That new hairstyle, perfect manicure or lower back tattoo may be coming with more than style risks and Ottawa Public Health is looking for a new bylaw to make such facilities safer.
At a board meeting last week, deputy medical officer of health Dr. Vera Etches made a pitch for a new bylaw that would require personal service shops, like salons, manicurists and tattoo parlours to register with the city.
Currently, public health inspects those facilities regularly, but they first have to find them.
“We’re expecting the ones we know about. What we find is the operators really appreciate advice on how to prevent infections,” he said.
Etches said officers find between 20 and 30 new locations every year that they were unaware of, often just by driving around and spotting a new location.
Since 2013, public health has found 3,443 deficiencies in the shops they have inspected with half of those deemed critical problems that could result in infections.
She said manicure and pedicure salons have generated the most complaints and she said they believe there are some cost pressures that prevent them from seeking out public health.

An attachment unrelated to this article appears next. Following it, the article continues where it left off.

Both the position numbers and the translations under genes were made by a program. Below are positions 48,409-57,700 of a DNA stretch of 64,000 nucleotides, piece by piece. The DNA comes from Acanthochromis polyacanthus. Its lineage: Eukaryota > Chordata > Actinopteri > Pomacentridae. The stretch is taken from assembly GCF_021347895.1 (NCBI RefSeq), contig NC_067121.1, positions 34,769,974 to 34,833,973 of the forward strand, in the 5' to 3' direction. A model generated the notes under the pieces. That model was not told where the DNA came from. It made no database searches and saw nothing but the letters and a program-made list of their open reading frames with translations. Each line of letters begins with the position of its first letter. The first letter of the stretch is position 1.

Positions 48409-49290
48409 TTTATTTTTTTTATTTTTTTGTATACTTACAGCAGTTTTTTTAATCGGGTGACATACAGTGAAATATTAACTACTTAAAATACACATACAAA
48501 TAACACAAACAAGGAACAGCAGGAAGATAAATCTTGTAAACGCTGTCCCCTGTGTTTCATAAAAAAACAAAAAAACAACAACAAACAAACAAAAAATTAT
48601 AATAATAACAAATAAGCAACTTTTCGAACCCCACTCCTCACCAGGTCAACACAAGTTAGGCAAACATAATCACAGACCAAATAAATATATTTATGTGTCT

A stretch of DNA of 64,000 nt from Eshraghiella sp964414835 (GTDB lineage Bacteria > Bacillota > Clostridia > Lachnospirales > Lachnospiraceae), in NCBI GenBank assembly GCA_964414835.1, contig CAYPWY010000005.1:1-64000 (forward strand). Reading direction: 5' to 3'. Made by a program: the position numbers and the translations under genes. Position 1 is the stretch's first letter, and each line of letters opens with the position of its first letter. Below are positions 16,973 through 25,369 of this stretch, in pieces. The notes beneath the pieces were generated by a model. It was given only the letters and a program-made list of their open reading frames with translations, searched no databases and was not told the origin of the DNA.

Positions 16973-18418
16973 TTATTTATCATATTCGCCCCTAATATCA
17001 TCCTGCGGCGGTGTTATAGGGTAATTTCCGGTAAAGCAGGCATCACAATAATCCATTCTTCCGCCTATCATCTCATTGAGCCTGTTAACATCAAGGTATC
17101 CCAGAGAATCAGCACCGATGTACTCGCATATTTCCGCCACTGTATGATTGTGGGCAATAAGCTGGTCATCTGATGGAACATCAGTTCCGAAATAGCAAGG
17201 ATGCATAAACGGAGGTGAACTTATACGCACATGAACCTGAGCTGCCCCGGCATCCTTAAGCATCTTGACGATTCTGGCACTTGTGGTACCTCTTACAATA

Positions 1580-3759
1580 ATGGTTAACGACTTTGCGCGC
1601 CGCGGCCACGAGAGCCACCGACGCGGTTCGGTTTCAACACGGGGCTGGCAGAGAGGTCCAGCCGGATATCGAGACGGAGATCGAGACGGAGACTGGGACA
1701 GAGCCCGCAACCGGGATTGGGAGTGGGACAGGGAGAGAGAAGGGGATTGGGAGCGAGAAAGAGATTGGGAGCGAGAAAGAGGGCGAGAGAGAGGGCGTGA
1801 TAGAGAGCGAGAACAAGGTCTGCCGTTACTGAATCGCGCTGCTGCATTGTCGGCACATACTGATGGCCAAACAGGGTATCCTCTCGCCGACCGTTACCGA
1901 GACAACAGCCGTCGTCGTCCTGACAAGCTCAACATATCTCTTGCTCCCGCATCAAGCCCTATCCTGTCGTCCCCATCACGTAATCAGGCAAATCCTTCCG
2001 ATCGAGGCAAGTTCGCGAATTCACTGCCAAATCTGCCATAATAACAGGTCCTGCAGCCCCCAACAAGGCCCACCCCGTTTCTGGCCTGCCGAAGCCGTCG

“The manicure pedicure service are sometimes difficult business to run and I think they probably have challenges balancing their costs with making revenue, so I think there are financial pressures on business to stay low profile,” she said.
The proposal, which the Public Health Board passed unanimously, would see city council develop a bylaw requiring registration. The exact fee would be in council’s hands, but the board believes it could be a one-time cost of $55 to the owner, just to cover administration costs.
Businesses operating without having registered would face fines.
Etches said they don’t believe most businesses are trying to avoid scrutiny, but they just may not be aware that public health support is available.
“There is a bit of an unlevel playing field, some operate without our advice.”
This article originally appeared on Metro News.